UK supermarket company William Morrison has not ruled out a joint bid for UK supermarket chain Safeway, but said that it was unlikely to make an offer for Somerfield if its bid for Safeway failed.

“We are anxious to take any opportunities to discuss any options,” chairman Kenneth Morrison said at the group’s annual shareholder meeting when an investor asked if the company would consider a joint bid.

“But we would prefer to await the results of the Competition Commission (inquiry),” Morrison was quoted as saying by Reuters.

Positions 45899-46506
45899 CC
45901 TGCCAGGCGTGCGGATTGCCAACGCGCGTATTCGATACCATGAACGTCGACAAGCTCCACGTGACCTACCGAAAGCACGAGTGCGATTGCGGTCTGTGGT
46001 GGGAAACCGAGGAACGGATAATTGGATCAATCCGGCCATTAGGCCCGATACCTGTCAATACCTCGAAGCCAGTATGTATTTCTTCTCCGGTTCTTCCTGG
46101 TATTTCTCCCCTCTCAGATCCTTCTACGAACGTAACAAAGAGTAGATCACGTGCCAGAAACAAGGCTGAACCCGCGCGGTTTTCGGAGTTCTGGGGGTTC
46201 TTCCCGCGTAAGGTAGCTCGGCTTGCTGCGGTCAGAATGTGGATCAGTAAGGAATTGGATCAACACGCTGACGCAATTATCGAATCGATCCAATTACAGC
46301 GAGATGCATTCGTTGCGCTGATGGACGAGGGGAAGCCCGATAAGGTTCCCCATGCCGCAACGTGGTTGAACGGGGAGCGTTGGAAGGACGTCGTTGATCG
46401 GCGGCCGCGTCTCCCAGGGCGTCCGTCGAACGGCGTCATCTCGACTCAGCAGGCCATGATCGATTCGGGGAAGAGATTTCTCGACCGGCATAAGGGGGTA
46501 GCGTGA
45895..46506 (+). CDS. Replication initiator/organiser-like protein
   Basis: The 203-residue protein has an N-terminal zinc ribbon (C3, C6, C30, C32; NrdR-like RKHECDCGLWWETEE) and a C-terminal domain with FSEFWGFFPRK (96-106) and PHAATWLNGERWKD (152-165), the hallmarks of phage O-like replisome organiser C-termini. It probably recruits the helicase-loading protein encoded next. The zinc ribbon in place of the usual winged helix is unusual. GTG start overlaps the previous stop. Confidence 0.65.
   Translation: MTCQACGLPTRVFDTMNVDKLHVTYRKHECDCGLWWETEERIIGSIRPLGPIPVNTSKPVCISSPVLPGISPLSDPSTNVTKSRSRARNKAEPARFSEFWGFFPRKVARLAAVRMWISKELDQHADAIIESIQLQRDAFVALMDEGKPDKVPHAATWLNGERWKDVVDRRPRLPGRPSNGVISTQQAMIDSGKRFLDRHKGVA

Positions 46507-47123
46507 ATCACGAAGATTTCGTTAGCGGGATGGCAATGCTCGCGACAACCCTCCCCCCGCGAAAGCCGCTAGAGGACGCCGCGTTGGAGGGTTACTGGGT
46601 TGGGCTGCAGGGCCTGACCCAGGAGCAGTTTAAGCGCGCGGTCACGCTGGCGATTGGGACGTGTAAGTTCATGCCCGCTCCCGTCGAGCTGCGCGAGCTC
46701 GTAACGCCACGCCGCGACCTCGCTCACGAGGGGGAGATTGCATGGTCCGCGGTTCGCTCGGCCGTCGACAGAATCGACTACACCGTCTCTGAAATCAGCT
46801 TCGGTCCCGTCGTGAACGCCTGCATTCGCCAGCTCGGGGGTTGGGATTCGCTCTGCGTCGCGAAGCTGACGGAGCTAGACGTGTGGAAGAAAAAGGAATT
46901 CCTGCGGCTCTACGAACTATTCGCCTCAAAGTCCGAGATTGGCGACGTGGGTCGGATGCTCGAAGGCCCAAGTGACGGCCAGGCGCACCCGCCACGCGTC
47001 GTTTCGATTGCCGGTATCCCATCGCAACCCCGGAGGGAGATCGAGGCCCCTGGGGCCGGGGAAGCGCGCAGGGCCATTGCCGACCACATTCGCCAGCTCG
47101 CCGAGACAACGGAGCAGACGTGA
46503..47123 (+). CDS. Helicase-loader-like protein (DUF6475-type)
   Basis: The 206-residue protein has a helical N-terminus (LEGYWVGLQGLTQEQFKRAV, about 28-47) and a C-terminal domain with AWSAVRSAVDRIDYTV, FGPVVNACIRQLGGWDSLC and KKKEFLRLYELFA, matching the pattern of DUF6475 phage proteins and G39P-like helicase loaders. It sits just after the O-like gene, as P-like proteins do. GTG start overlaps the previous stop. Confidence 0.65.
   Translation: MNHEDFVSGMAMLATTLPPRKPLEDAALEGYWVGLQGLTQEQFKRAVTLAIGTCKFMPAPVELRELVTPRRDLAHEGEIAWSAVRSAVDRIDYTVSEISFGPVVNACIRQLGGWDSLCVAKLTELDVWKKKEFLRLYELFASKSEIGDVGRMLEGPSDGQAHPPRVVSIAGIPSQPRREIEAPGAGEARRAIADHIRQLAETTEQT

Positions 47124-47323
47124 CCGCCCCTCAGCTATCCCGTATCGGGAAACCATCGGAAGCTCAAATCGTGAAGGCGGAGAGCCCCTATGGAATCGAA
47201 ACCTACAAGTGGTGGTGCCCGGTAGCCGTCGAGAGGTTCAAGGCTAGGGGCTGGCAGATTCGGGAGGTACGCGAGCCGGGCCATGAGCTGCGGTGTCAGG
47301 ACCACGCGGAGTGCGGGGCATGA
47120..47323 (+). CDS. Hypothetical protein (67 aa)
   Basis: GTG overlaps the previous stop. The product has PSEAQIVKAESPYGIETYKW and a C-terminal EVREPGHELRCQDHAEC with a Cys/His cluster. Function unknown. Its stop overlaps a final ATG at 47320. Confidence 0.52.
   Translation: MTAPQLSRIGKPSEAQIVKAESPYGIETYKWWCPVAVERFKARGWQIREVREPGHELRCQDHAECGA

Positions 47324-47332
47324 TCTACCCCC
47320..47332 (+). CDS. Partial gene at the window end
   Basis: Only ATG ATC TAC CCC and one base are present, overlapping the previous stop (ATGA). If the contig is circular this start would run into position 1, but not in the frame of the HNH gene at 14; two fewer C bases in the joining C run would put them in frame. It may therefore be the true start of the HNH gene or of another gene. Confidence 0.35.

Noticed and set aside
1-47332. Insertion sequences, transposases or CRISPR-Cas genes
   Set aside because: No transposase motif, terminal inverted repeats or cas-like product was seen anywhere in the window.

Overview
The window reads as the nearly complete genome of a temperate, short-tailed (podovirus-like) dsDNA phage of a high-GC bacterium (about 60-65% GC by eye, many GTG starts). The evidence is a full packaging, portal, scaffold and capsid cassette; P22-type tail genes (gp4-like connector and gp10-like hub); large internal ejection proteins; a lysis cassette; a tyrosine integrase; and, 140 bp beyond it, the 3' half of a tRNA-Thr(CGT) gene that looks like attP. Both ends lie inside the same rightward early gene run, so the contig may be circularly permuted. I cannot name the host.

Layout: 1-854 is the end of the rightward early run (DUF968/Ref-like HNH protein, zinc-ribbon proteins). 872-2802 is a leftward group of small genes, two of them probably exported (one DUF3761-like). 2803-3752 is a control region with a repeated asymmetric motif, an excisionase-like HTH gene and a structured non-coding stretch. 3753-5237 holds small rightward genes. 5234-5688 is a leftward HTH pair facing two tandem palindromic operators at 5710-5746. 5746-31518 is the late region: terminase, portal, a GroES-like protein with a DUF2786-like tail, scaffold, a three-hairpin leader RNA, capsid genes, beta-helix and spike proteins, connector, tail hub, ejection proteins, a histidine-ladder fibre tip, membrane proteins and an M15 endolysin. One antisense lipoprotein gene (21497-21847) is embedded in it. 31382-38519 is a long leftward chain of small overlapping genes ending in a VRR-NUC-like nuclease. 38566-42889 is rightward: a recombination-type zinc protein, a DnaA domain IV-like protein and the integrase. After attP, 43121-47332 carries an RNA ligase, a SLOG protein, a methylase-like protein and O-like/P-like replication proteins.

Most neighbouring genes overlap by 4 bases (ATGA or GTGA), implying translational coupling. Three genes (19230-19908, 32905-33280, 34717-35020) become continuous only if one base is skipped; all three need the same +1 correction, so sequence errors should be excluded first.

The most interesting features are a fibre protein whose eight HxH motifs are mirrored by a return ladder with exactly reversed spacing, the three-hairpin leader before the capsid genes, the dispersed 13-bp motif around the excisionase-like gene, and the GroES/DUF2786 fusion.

“It’s very doubtful we would be interested in Somerfield,” Morrison told Reuters. Somerfield recently rejected a takeover bid from retail entrepreneurs John Lovering and Bob Mackenzie.

Sir Peter Davis, the chief executive of UK supermarket firm J Sainsbury, also made it clear he would consider a joint bid for Safeway.

Davis said he believed there would be “no single winner” of the Safeway bid battle. “We would be very happy to talk to other parties when we know what might be possible,” he was quoted by the Guardian as saying.